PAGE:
We are at the most advanced age of medicine in the human race, and yet we currently have a coin’s flip chance of these drugs being used correctly!

It’s appalling to think that somewhere around 50% of all of these prescriptions are being inappropriately administered, especially because these drugs are not harmless.

In fact, they carry significant short-term risks to some users and all users are subject to the long-term risks that no one seems to be talking about.

Are PPIs Actually Hurting More Than Helping?

Sadly, it’s not common for doctors to tell us about the short-term side effects of the drugs they prescribe us, let alone ever talk about the long-term effects these drugs have. I’m not sure they do this intentionally but I’m guessing you probably didn’t know that PPIs carry some significant short-term and long-term health risks.

The short-term issues range from diarrhea, headache in up to 10% of people, but also occasionally cause severe adverse reactions such as hepatic, renal, skin, and bone marrow toxicity and anaphylaxis.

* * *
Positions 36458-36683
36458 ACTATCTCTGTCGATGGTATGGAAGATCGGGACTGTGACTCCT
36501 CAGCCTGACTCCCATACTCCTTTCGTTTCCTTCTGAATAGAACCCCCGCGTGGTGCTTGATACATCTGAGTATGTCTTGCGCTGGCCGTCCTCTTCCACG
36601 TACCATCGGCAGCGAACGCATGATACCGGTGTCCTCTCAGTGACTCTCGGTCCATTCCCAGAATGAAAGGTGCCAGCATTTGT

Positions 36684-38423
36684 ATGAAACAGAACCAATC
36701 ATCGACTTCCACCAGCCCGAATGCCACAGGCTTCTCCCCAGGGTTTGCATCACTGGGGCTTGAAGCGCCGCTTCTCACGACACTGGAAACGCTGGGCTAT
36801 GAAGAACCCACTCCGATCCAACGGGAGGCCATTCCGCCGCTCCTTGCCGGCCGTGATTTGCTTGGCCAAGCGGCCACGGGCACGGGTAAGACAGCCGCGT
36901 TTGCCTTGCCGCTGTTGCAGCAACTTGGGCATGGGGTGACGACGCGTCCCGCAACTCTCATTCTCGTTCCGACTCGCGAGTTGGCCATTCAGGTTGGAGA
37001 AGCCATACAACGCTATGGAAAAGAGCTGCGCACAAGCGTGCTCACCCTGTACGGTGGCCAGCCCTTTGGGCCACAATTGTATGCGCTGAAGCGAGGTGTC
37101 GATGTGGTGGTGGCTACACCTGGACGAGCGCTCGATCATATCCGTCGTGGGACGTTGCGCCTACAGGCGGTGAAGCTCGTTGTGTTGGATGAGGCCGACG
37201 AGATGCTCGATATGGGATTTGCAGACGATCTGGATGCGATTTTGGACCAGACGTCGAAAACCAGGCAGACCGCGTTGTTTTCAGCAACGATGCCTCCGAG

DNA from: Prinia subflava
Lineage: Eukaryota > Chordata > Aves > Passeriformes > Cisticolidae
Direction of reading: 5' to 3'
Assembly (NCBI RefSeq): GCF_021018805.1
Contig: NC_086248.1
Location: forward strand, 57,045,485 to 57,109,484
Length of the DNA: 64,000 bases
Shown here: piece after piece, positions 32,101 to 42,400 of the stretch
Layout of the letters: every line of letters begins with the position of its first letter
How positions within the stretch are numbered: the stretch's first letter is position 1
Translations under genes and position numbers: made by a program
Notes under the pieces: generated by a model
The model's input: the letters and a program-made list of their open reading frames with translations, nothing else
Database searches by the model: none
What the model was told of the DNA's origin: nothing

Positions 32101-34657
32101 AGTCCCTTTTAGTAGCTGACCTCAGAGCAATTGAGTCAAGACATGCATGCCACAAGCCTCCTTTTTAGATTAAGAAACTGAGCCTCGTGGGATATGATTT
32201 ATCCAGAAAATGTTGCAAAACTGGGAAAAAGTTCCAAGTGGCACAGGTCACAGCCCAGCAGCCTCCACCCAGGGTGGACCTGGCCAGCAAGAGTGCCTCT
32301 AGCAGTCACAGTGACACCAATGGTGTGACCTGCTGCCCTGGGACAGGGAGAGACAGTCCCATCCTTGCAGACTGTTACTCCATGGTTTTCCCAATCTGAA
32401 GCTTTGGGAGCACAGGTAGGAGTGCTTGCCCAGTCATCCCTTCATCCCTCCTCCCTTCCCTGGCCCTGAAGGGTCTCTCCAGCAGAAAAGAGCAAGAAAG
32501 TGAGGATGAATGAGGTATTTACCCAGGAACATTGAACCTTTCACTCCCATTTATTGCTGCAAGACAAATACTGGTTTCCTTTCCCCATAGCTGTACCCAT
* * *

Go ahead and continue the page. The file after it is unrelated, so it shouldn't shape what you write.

For those who don’t immediately stop PPIs because of the above mentioned issues, they end up putting their long-term health at a higher risk of:

  • Clostridium difficile (4) (5)
  • Campylobacter jejuni gastroenteritis (13)
  • Small Intestinal Bacterial Overgrowth (SIBO) (7)
  • Pneumonia (6) (8)
  • Mineral/vitamin deficiencies (6) (9)
  • Bone fractures (6) (8) (11)
  • Cancer (10)
  • IBS (12)
  • Crohn’s disease (12)
  • Ulcerative Colitis (12)
  • And cause unwanted drug interactions (14) (i.e. Clopidogrel)